Despite of all these analyses the phylogenetic relationships of archostematan beetles are still not satifactorily understood. Especially the positions of M. debilis, C. relicta and the enigmatic Sikhotealinia zhiltzovae Lsafer, 1996 need further investigation. Perhaps an analysis based on genetic data might bring some clarification.

The tree represents the relationships of Archostemata as reconstructed by Hörnschemeyer (2009). The tree represents the relationships of Archostemata and early fossil beetles as reconstructed by Beutel et al. (2008).


Atkins, M. D. 1963. The Cupedidae of the world. Canadian Entomologist 95: 140-162.

Beutel, R. 1997. Phylogenese und Evolution der Coleoptera (Insecta), insbesondere der Adephaga. Abhandlungen des Naturwissenschaftlichen Vereins in Hamburg (NF) 31: 164 pp.

Beutel, R. G., Ge, S.-Q. & Hörnschemeyer, T. 2008. On the head morphology of Tetraphalerus, the phylogeny of Archostemata and the basal branching events in Coleoptera. Cladistics 24: 270-298.

Beutel, R. G. & Haas, F. 2000. Phylogenetic relationships of the suborders of Coleoptera (Insecta). Cladistics: the international Journal of the Willi Hennig Society 16: 102-141.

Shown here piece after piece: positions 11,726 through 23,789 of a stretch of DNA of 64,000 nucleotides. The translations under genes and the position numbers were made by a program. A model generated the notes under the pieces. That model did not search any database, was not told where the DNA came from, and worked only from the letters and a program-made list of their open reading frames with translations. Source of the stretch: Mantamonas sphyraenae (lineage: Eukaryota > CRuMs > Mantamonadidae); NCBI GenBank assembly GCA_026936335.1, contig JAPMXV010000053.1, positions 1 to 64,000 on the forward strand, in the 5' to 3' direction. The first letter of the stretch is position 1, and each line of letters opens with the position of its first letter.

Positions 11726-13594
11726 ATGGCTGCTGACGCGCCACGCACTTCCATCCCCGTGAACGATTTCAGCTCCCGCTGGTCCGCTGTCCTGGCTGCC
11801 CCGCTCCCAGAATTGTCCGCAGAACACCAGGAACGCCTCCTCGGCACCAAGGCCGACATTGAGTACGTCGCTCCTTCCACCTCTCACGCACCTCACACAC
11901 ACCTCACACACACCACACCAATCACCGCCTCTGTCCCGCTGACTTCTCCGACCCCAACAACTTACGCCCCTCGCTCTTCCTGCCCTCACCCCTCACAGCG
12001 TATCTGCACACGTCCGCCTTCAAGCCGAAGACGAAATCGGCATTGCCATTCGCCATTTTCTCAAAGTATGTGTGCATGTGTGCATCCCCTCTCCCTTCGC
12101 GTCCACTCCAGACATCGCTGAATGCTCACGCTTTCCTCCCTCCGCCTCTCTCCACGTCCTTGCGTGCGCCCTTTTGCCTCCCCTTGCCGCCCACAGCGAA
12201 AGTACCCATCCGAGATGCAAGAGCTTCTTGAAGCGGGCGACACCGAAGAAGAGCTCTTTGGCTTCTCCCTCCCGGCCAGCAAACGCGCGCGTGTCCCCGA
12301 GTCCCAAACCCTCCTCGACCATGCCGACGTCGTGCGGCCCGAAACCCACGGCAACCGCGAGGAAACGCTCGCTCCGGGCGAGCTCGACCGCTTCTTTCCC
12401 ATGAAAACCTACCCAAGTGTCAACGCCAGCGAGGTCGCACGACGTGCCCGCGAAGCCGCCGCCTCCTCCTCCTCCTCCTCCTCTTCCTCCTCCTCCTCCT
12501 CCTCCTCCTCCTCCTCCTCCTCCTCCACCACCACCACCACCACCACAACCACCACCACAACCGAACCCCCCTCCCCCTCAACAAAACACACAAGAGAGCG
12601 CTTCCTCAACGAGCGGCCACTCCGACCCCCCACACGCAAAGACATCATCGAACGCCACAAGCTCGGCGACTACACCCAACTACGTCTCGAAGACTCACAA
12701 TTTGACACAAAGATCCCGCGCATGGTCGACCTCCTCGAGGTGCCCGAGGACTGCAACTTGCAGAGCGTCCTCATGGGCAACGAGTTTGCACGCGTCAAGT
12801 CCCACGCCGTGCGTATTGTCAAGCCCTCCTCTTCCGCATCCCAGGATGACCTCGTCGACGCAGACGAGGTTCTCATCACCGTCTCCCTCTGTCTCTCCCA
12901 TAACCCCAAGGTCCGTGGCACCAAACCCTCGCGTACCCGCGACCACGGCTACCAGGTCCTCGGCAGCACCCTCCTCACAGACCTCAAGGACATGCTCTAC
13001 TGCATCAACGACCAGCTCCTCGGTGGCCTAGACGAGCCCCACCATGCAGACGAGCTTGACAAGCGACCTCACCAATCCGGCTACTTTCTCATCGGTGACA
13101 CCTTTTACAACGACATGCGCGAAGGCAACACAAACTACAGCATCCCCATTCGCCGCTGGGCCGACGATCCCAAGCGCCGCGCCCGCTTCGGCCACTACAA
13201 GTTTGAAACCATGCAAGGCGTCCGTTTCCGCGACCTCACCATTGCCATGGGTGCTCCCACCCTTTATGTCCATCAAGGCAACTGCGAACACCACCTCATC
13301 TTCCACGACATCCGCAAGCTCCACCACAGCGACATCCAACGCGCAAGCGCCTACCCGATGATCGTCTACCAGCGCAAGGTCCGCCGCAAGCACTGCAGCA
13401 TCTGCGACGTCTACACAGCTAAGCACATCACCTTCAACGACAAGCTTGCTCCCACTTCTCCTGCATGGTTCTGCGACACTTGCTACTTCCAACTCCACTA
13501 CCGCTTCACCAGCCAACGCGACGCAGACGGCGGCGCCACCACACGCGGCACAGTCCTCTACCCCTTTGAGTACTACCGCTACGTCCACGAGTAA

Beutel, R. G. & Hörnschemeyer, T. 2002a. Larval morphology and systematic position of Micromalthus debilis LeConte, 1878 (Coleoptera, Micromalthidae). Systematic Entomology 27: 169-190.

Beutel, R. G. & Hörnschemeyer, T. 2002b. Description of the larva of Rhipsideigma raffrayi (Coleoptera, Archostemata), with phylogenetic and functional implications. European Journal of Entomology 99: 53-66.

Böving, A. G. 1929. On the classification of beetles according to larval characters. Bulletin of the Brooklyn Entomological Society 24 (2): 55-80 + Plt. 1-17.

Böving, A.G. & Craighead, F.C. 1931. An illustrated synopsis of the principle larval forms of the Coleoptera.. Entomologica Americana (n.s.), New York 11: 1-351.

Carpenter, F. M. 1992. Treatise on Invertebrate Paleontology. Part R. Arthropoda 4, Volume 3: Superclass Hexapoda. Geological Society of America and University of Kansas, Boulder, Colorado and Lawrence, Kansas.